Be my guest. Paint me a homophobe. It won’t stop the way I feel.
Because I feel that there should be professional surfing height limits like there are at Legoland. You must be over 70 inches and under 75 inches in order to take the ride (for men) and over 65 inches and under 70 inches (for women).
This would be more pleasing for everyone. We could all truly and genuinely enjoy the show. Sure it is not the “politically correct” opinion but it is the right one. And one worth being branded a xenophobe to hold.
Late at night, long after the sun has gone down and you are laying in bed, do stray thoughts ever infect your mind? Like, do you ever think, “I wonder how it feels to be a professional surfing champion? To stand there, on the beach after vanquishing foes while the masses cheer. Hoisting a trophy. Being sprayed with champagne. Being forever known as a professional surfing champion…”
For sure you have, right? But then you sleep, wake, drink coffee, go surf and do a few hitchy cutbacks and think, “Well son of a bitch.” Champagne dreams evaporating into a cold, handicapped reality.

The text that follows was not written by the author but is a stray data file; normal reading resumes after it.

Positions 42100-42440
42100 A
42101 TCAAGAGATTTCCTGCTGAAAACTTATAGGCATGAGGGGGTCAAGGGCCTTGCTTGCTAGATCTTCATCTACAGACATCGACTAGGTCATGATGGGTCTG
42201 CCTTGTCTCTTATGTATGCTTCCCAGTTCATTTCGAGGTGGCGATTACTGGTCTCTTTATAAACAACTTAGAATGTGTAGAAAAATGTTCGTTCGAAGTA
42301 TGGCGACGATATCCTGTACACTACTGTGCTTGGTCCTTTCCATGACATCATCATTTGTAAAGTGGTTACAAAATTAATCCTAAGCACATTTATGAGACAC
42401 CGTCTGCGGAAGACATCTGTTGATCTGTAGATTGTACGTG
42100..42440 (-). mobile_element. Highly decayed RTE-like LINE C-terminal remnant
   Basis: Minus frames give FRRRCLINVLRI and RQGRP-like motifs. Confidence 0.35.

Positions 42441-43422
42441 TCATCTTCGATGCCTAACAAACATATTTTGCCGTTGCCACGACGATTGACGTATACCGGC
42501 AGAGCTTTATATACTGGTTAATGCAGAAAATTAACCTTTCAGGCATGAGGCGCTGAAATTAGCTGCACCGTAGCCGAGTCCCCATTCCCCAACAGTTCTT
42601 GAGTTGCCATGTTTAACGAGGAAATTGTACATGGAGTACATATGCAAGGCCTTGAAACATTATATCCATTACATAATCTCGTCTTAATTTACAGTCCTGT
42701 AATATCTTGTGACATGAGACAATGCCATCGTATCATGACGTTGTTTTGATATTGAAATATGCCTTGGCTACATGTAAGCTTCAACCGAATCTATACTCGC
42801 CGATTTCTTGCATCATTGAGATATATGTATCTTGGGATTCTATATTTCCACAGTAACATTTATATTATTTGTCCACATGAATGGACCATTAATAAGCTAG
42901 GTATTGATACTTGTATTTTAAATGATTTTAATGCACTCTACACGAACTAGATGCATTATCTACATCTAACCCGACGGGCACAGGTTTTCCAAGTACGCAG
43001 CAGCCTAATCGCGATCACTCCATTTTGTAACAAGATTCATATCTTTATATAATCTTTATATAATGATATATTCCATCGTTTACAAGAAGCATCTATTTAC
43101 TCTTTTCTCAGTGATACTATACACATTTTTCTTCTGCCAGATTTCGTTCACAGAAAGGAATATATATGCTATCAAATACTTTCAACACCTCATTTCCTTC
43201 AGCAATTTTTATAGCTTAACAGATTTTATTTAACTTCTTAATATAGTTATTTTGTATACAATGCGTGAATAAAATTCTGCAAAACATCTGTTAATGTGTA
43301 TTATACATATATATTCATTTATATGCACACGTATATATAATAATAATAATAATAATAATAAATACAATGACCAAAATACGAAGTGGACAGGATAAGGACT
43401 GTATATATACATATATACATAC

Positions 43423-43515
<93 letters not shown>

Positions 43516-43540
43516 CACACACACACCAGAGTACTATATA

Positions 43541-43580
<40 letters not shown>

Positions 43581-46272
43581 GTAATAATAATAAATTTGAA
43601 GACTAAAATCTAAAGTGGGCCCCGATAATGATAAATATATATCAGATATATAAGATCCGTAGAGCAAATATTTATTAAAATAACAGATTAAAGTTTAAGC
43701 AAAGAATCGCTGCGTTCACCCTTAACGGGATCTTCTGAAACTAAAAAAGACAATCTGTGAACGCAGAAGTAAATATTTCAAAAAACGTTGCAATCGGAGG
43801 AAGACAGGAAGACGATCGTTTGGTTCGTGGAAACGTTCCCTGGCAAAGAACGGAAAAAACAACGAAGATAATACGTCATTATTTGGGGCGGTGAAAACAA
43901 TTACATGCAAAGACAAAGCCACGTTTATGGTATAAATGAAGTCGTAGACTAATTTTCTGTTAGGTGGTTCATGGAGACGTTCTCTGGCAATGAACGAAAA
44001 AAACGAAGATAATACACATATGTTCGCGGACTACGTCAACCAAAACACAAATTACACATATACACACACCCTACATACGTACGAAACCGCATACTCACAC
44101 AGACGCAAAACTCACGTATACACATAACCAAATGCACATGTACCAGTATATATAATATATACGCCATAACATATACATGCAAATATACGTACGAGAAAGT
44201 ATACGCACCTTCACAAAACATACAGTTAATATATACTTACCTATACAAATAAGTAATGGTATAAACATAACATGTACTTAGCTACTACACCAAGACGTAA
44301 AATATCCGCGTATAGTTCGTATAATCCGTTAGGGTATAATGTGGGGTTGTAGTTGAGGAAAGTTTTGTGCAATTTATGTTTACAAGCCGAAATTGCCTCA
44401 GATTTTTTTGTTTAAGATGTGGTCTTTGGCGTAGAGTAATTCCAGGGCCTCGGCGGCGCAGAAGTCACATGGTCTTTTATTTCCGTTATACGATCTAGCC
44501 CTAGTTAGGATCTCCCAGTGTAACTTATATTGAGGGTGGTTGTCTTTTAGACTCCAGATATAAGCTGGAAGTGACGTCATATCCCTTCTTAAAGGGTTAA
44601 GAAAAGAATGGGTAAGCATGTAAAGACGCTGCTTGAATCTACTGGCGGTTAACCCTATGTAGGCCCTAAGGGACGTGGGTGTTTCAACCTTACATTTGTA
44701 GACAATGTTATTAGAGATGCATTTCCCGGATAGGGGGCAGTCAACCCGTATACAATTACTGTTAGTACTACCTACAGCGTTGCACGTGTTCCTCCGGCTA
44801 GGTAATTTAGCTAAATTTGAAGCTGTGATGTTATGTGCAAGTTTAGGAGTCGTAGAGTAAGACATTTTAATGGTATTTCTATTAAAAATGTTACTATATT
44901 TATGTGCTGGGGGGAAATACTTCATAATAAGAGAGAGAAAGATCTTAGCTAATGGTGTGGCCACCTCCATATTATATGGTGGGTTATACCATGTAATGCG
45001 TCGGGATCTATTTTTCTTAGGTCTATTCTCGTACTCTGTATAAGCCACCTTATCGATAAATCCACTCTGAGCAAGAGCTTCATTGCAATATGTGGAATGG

Well guess what. This Saturday and Sunday in Newport, Oregon there is an event you are guaranteed* to win. Let’s read about it!
In the competitive world of surfing, there’s a unique language. First, there’s the weather, which doesn’t necessarily mean rain or sunshine, but wind conditions, specifically the knots and direction. Then, swells, including height and direction, a big factor whether you’re a novice or advanced competitor. The swell dynamic is also important- choppy or smooth. Small waves are considered ankle busters. And, don’t forget the break- beach breaks put you on the sand. A barrel or a tube is considered the ultimate experience. Dumpers are not fun, they usually precipitate a wipeout.